Stress and pain linked to worse outcomes in HER2-positive breast cancer patients

Secondary analyses of a phase 3 clinical trial have revealed that breast cancer patients who reported high levels of pain and stress were more likely than their study peers to experience worse invasive disease-free survival (iDFS) and worse overall survival (OS). Shipra Gandhi, MD, MS, Associate Professor of Oncology in the Department of Medicine, Roswell Park Comprehensive Cancer Center, will discuss the study as first and presenting author of "Association of higher baseline stress and pain with clinical outcomes: Secondary analysis from Alliance A011502" at the American Society of Clinical Oncology (ASCO) Annual Meeting in Chicago, May 31-June 4.

Alliance A011502, a randomized, double-blind clinical trial, enrolled 3,021 patients with high-risk, human epidermal growth factor receptor 2 (HER2)-positive breast cancer between January 2017 and December 2020. Its primary objective: to compare invasive disease-free survival between patients who received 300 mg of aspirin daily vs. those who received placebo. While the resulting data showed no difference in iDFS between the two groups, the study's secondary objective -; to look for links between inflammation-related factors such as stress, depression, poor sleep quality and pain -; led to the observation that patients who self-reported higher stress and pain at the time of randomization had worse outcomes than other participants.

We observed an association of high stress with worse clinical outcomes, and this underscores evidence gleaned from previous research that stress could weaken the immune system and increase a patient's vulnerability to cancer."

Dr. Shipra Gandhi, MD, MS, Associate Professor of Oncology, Department of Medicine, Roswell Park Comprehensive Cancer Center

At baseline, 2,735 study participants completed the Perceived Stress Scale (PSS); 2,720 completed the Brief Pain Inventory (BPI); 2,422 completed the Pittsburgh Sleep Quality Index (PSQI); and 2,610 completed the Center for Epidemiologic Studies Depression Scale Revised (CESD-R). Stress was categorized by PSS scores: low (0-13), moderate (14-26) or high (27-40). Pain was categorized by BPI scores: none/mild (0-3) or moderate/severe (≥16). Median follow-up was 35 months.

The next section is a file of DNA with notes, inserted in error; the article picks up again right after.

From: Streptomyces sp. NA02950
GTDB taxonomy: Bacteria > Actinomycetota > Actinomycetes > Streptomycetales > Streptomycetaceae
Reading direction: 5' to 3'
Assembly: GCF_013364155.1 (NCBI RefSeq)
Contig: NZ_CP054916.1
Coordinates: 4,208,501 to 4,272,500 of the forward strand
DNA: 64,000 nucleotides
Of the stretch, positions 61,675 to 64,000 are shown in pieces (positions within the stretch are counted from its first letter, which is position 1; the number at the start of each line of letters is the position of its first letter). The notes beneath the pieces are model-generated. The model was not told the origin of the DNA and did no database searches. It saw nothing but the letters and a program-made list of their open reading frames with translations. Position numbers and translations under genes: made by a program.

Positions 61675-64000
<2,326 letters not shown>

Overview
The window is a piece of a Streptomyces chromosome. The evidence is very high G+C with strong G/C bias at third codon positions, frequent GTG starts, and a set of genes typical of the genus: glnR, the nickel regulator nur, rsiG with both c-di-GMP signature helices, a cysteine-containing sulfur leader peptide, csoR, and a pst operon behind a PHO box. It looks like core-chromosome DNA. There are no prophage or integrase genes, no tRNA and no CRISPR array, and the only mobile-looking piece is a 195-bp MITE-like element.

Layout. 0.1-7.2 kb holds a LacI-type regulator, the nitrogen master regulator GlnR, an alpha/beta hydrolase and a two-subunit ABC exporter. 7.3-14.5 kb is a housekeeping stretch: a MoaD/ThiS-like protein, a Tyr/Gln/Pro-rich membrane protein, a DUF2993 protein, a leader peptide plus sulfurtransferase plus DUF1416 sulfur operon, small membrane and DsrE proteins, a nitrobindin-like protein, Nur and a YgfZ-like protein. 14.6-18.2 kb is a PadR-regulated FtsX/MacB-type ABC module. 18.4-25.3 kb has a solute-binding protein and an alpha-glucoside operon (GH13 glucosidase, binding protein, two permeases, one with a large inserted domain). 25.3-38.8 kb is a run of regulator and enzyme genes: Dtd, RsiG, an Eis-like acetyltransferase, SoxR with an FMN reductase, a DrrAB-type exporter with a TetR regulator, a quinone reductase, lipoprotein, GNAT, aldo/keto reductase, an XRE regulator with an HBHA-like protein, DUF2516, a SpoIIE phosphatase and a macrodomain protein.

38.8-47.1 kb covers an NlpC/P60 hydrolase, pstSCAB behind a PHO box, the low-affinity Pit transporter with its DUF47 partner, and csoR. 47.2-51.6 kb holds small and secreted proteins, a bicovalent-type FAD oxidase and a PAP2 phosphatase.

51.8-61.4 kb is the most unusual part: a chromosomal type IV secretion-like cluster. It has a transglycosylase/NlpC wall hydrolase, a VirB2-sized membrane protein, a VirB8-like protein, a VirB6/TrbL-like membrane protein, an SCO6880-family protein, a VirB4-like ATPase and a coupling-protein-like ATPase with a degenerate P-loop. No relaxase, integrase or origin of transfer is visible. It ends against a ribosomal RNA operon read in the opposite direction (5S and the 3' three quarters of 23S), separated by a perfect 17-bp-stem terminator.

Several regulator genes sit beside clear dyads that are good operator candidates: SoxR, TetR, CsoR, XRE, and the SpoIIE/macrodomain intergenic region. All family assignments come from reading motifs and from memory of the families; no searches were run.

While poor sleep quality and depression were associated with worse iDFS and OS, they were not statistically significant. However, high PSS correlated with significantly worse iDFS and (non-significant) worse OS. Moderate/severe average pain was significantly associated with worse iDFS and OS.

Given the possible association between cancer physiology and the sympathetic nervous system, the study raises the question of whether beta blockers could improve survival in those patients -; a strategy under investigation in clinical trials led by Dr. Gandhi and her Roswell Park colleagues. Previously the team discovered in preclinical studies that chronic stress activates nerves that produce norepinephrine, which weakens the immune system's ability to fight cancer -; but the beta blocker propranolol, widely used to treat high blood pressure, can block the action of norepinephrine. Roswell Park investigators were first to demonstrate in a prospective clinical trial that combining propranolol with pembrolizumab (Keytruda), a type of immunotherapy called an immune checkpoint inhibitor, produced a very promising 78% response rate in patients with metastatic melanoma, superior to the standard of care treatment.

"There's a clear need for additional research to generate more information about how pain and stress affect the immune system and how we might be able to mitigate those effects," says Dr. Gandhi. "We hope future clinical trials will support that effort by including questionnaires for cancer patients to self-report pain and stress at baseline, with the goal of finding ways to intervene and improve outcomes over the long term."

Abstract senior author Wendy Chen, MD, MPH, Senior Physician in Breast Oncology at Dana-Farber Cancer Institute, was study chair of the clinical trial, which was sponsored by the Alliance for Clinical Trials in Oncology and funded by grants from the National Cancer Institute.

Presentation details

Association of higher baseline stress and pain with clinical outcomes: Secondary analysis from Alliance A011502

  • Abstract 11016, Presentation 8
  • Monday, June 3, 2:21-2:27 pm CDT

In a related poster session, Dr. Gandhi will discuss a clinical trial in progress at Roswell Park that is evaluating the use of a beta blocker in combination with pembrolizumab for patients with metastatic triple-negative breast cancer: "A phase II trial to assess the impact of β2 adrenergic blockade in immune checkpoint inhibitor (ICI)-refractory metastatic triple negative breast cancer (mTNBC)."

  • Abstract TPS1141, Poster Board 108b
  • Sunday, June 2, 9-noon CDT

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